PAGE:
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“Model example” of Article 8 balancing exercise in High Court extradition case


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Despite strong public interest considerations in favour of respecting extradition agreements, the High Court has decided that a Polish national who came to the UK as a fugitive eight years ago will not be extradited. The case is Dobrowolski v District Court in Bydgoszcz, Poland [2023] EWHC 763 (Admin).


The appellant, who is 33 years old, was wanted for extradition to Poland for four domestic burglaries committed in 2012, an assault on police officers in 2013, and an attempted burglary in 2013. A sentence of two years and ten months was imposed, and he was due to report to prison in November 2014. Instead, he came to the UK and began working in the construction industry. In 2019, he sustained a severe head injury at work. Shortly after, he was arrested and extradition hearings were commenced against him to send him back to Poland to complete his prison sentence.

The proceedings

During the extradition proceedings, the appellant was kept in custody in the UK. Under bilateral agreements, time spent in custody in the UK would be subtracted from his entire sentence in Poland once he gets there. When the initial case was decided, he had been in custody for 18 months. In other words, he had 16 months left to serve in Poland. The appellant was also suffering severe mental health consequences of his head injury and was at risk of suicide at the time the case was decided.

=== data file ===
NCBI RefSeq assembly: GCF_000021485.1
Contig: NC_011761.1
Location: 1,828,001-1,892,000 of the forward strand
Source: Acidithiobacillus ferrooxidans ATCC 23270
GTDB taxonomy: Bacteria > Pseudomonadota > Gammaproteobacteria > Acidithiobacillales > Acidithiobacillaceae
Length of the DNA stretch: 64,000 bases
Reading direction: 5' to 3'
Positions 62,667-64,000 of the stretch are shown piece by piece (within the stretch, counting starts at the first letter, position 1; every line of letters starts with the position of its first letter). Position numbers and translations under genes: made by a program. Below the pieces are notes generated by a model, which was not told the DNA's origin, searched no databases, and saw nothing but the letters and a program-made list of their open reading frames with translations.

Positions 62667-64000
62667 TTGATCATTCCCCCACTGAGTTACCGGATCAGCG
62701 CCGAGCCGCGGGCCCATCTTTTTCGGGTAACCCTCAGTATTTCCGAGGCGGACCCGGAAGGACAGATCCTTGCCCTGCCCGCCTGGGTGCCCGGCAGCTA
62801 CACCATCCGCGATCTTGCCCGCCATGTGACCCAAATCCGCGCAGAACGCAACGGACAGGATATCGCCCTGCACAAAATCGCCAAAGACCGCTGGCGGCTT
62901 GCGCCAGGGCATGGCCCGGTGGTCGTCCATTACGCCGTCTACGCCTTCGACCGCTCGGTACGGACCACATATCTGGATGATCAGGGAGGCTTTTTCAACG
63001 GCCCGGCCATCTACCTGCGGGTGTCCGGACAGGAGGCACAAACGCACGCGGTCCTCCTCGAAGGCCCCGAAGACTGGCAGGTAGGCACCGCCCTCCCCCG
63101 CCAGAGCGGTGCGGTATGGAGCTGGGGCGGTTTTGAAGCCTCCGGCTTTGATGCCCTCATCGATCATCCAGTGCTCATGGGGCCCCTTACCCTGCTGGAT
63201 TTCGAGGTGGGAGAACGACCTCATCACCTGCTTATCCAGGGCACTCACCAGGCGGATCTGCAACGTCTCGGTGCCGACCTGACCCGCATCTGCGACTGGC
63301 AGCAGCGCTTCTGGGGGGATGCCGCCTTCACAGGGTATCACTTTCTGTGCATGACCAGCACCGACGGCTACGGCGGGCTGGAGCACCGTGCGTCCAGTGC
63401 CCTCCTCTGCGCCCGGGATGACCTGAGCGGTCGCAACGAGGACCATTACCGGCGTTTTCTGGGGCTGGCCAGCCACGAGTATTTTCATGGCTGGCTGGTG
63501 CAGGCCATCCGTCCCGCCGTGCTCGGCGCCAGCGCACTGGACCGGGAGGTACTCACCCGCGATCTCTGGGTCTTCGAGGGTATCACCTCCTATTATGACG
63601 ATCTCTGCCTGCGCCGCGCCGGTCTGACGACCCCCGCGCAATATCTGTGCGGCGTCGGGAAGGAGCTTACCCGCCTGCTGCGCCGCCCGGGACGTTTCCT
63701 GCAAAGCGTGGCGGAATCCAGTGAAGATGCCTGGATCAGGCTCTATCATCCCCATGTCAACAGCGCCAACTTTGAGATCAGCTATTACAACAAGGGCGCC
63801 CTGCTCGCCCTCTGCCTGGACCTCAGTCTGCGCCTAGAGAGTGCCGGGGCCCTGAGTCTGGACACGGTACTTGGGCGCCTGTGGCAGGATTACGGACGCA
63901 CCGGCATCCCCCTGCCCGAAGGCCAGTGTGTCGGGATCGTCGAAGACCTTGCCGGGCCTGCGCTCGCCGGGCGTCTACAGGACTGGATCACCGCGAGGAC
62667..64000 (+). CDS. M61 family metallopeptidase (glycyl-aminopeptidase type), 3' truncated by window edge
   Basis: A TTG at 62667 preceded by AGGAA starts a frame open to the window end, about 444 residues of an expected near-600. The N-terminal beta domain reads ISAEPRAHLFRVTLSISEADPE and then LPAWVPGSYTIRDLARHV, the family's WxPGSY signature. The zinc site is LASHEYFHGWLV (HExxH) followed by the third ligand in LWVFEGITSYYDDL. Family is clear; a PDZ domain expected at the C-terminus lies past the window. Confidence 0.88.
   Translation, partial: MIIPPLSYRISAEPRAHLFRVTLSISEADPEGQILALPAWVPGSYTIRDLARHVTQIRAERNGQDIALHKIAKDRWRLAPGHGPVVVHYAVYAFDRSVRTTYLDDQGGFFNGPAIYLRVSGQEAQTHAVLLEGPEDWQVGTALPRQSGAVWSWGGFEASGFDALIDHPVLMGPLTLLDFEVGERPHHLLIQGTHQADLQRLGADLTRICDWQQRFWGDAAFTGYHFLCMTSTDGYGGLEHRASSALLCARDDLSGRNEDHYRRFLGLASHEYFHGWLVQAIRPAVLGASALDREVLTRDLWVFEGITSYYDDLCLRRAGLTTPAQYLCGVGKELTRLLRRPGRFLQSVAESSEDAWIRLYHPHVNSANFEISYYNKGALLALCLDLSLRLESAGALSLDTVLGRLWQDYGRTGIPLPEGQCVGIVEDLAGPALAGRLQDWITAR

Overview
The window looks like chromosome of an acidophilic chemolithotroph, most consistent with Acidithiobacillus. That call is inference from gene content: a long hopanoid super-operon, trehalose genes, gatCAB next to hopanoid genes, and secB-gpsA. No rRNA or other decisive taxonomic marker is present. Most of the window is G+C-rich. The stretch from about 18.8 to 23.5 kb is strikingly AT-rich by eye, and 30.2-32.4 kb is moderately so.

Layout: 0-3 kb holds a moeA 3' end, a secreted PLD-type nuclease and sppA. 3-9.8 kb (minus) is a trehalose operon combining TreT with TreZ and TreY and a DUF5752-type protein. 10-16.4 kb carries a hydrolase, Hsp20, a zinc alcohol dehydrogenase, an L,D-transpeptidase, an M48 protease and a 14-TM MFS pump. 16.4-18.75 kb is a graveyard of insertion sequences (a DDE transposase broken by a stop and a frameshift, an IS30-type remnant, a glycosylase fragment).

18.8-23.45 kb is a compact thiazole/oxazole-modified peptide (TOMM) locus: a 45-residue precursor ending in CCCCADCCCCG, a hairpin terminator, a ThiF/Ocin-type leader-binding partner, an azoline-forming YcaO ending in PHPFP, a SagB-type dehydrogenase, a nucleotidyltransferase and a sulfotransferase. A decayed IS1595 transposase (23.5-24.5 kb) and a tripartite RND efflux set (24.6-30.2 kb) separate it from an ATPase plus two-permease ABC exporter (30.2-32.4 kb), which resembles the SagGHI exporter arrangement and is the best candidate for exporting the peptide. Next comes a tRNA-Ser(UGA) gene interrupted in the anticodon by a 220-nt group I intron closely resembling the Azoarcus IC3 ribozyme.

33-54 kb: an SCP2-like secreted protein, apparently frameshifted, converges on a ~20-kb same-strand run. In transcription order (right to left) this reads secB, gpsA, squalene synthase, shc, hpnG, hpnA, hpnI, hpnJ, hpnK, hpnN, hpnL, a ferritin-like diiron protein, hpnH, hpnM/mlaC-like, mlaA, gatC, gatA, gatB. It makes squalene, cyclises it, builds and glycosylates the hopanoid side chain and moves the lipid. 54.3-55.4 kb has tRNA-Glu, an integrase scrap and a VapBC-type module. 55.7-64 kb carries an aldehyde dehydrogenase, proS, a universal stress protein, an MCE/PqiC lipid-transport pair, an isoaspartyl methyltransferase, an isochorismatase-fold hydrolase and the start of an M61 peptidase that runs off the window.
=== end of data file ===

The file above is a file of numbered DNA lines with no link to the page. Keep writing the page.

The judge had to balance these factors against the public interest of going ahead with the extradition and decided that public interest arguments outweighed his extraordinary circumstances, ordering the extradition.

In July 2022, permission to appeal was granted. The judge granting permission thought the balance of interests may have shifted for two reasons: first, more time had passed, meaning the Appellant’s leftover sentence in Poland was only getting shorter, and second, the existing concerns regarding the appellant’s mental health.

It is this appeal that appeared in front of Judge Fordham in March 2023.

The decision

Article 8 of the European Convention on Human Rights protects the right to respect private and family life. The court uses a “balance sheet” of factors to decide whether extradition infringes on Article 8 rights. Under the Extradition Act 2003 section 21(1), people who are unlawfully at large, such as fugitives, can only be extradited if the extradition complies with the European Court of Human Rights. The judge must consider whether the interference with family life or private life that extradition constitutes is justified as proportionate. This analysis is highly fact-specific; every case is different.

The judge weighed four factors in his decision not to extradite the appellant: his mental health, the portion of his sentence already served, the prospects of early release in Poland, and the delay in pursuing extradition on behalf of Poland.